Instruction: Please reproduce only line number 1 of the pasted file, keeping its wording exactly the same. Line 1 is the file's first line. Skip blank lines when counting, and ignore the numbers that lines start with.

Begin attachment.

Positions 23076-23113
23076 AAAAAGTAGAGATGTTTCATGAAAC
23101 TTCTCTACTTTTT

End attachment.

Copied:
Positions 23076-23113